The governor further said experience teaches that preserving price stability is the best guarantee to ensure lasting growth and prosperity.

GDP projections by global agencies: The World Bank had recently revised its economic growth estimate for the second time to 7.5% from 8% for FY23.

Global rating agencies like Moody's Investors Service, S&P Global Ratings, Fitch, and Asian Development Bank (ADB) have brought down their GDP projections considering factors like early heat waves in March, import-export bans and shortage of raw materials.

The International Monetary Fund (IMF) had lowered its economic predictions for India, stating that it expects the country's growth rate to be approximately 8.2% instead of the previously predicted 9%. Following the suit, the Asian Development Bank (ADB) had also predicted the growth to fall to 7.5%.

Lowering their expectations by a few percentage points due to high crude oil prices, the RBI in April had cut the forecast to 7.2% from 7.8%.

However, the government has been trying to enhance the economic activity of the country by proposing to increase capital expenditure by 35.4% to Rs 7.5 lakh crore or 2.9% of the GDP .

Finance minister Nirmala Sitharaman also said that the economic growth will be supported by investment in public funds along with a push for business investment, imparting momentum to the economy based on the concept of growth at both a macro and micro level which complements each other.


Withdrawal of accommodative policies to fuel growth

The two successive rate hikes point to a clear withdrawal of the RBI’s accommodative policies to fuel growth. The central bank slashed the repo rate in March 2020 to push nascent economic recovery after the impact of the Covid pandemic.

The RBI kept two benchmark economy wide interest rates unchanged at record lows for almost two years before increasing them on May 4, 2022, a signal that the central bank at the time continued to prioritise growth recovery despite inflationary winds sweeping the world.

The repo rate refers to the rate at which commercial banks borrow money by selling their securities to the Reserve Bank, while the reverse repo rate is the rate at which the central bank borrows money.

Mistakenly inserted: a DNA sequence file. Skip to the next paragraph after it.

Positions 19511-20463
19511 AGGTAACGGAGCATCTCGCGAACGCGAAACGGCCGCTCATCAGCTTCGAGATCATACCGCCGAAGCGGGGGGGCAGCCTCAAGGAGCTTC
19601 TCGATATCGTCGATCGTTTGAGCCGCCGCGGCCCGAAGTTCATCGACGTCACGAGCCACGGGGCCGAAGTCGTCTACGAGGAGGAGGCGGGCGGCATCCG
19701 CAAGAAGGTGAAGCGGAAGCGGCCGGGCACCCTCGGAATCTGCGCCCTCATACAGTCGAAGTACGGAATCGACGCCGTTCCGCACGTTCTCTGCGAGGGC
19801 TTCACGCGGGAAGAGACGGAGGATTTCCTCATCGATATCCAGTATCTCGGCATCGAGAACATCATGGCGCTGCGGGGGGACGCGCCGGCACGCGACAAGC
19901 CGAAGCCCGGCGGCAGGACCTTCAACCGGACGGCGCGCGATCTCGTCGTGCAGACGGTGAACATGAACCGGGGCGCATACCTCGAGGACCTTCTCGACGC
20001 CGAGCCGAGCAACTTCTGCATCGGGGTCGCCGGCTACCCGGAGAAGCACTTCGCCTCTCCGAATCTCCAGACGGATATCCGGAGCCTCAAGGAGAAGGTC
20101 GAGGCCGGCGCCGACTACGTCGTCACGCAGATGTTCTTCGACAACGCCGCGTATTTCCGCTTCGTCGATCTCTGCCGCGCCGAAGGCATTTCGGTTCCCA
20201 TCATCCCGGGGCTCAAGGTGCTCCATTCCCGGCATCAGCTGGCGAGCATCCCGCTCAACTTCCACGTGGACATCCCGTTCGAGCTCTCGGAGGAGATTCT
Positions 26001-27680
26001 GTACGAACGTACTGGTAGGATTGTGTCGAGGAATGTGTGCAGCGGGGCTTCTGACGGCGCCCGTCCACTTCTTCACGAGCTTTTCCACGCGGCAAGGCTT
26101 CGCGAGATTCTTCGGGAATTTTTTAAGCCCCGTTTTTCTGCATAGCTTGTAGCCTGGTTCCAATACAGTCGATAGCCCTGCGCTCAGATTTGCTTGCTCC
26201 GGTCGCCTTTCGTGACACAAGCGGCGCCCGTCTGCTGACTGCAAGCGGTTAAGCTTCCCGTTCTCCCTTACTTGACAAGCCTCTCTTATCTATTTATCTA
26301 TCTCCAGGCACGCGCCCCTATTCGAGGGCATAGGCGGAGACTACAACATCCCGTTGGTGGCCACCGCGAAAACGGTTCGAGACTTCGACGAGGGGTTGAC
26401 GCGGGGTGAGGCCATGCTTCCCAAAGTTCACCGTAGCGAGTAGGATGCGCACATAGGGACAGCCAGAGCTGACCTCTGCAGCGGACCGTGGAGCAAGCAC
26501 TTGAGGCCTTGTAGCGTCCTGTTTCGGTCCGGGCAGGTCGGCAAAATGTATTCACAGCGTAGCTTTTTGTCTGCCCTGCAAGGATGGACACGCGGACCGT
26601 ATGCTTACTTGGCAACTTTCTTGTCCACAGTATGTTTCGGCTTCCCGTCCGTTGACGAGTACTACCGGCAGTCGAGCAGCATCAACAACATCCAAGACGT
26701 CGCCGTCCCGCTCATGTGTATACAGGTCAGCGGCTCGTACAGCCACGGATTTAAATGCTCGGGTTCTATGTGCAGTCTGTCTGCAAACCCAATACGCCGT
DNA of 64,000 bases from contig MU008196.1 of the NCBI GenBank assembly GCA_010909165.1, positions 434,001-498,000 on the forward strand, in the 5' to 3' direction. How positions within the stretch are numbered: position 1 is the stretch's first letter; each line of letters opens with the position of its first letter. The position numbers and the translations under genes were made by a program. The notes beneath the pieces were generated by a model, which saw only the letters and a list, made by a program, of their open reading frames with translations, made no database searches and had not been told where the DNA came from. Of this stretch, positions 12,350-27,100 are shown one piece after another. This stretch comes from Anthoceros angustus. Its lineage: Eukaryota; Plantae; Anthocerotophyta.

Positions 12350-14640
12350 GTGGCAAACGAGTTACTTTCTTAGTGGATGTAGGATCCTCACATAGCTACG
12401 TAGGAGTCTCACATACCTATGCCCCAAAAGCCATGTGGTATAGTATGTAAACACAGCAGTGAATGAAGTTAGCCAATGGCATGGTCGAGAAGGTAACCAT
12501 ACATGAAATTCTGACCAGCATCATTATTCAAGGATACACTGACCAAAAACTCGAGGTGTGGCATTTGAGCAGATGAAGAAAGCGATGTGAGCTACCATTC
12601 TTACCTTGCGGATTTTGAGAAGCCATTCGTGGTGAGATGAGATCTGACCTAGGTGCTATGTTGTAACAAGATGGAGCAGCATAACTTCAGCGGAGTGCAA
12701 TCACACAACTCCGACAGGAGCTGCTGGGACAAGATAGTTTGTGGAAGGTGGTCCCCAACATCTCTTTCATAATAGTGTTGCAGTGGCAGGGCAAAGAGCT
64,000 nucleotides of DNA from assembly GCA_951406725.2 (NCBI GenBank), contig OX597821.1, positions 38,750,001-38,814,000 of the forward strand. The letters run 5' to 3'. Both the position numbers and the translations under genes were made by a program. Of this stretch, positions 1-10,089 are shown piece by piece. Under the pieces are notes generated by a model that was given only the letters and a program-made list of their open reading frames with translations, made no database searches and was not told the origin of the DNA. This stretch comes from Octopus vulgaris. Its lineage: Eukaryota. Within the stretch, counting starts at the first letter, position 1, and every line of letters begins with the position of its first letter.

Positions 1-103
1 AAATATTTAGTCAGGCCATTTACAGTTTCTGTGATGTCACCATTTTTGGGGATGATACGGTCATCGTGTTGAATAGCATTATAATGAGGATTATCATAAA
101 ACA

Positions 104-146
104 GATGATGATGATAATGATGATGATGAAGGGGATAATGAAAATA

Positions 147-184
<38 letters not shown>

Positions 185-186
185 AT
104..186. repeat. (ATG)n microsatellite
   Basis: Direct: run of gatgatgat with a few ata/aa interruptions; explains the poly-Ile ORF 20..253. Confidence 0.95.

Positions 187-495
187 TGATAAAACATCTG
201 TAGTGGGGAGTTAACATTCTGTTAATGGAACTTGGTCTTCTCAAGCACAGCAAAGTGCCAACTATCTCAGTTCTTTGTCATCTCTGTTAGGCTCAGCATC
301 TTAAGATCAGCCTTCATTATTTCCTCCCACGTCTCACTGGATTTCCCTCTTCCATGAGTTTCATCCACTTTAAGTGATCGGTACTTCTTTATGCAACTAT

These rates are key to boosting credit and investments by businesses. The MPC’s review of the economy is critical for markets and general business sentiment.

The forecast of a normal monsoon will help to ease inflation concerns, the RBI governor said, adding that the repo rate still remained below pre-pandemic levels.


Post MPC meeting press conference by RBI Governor

Addressing a press conference, RBI Governor Shaktikanta Das said future policy actions by the central bank will be guided by the evolving conditions.

On accommodative stance: The  governor said the RBI has changed the policy stance to drop the phrase "remains accommodative", and instead opted for "withdrawal of accommodation" for guiding its future moves.

Cash reserve ratio not increased: The central bank did not hike the cash reserve ratio contrary to speculation, he said, adding that the liquidity withdrawal will be calibrated and measured. He assured that adequate liquidity will be available for banks to lend for economic growth.

Economy continues to be resilient: The Indian economy continues to be resilient and is well placed to deal with challenges emerging from the global worries and will be supported by a banking system having strong capital buffers, low non-performing assets and higher provisioning coverage, Das said.

Confident on containing inflation: At a time when the RBI upped its inflation expectation to 6.7 per cent, the governor said he is confident that the actions being taken by the central bank will help reduce inflation and also inflationary expectations among the people. He assured that the RBI does not want to take any abrupt or rough action that will be detrimental to inflation and the markets.


Move will impact growth

RBI governor Shaktikanta Das’s acknowledgement  that 75% of the increase in the latest inflation forecast is due to food,  says Swaminathan S. Anklesaria Aiyar (economist, journalist, and columnist; consulting editor for the Economic Times)  “merits the question -- will the interest rate hike slam the brakes on rising inflation as it is mostly driven by food and fuel?

"In India in particular, everybody knows that if you raise interest rates, it cools inflation by slowing down the economy and saying demand is going down but if the particular inflationary shock has been caused by things like food and fuel, those are not highly sensitive to interest rates. Economic growth may be a little more sensitive than food and fuel."

Aiyar says that the aim of raising interest rates is to slow down the economy and it would be naïve to think that growth won't be affected.

Moves like the recent tax cuts by the government have a more immediate impact on cooling of prices of food and fuel.  "There are different arrows in the government’s quiver for solving inflation like changes in duty structure or changes in the import export policy," Aiyar says.

He added that the RBI raising interest rates will not help solve the problem of food and fuel.  "RBI raising interest rates is an attempt of a much larger economy overall to try and cool down demand. These two (interest rate hike and duty cuts) should not be confused and the Reserve Bank is not going to solve the problem of food and fuel."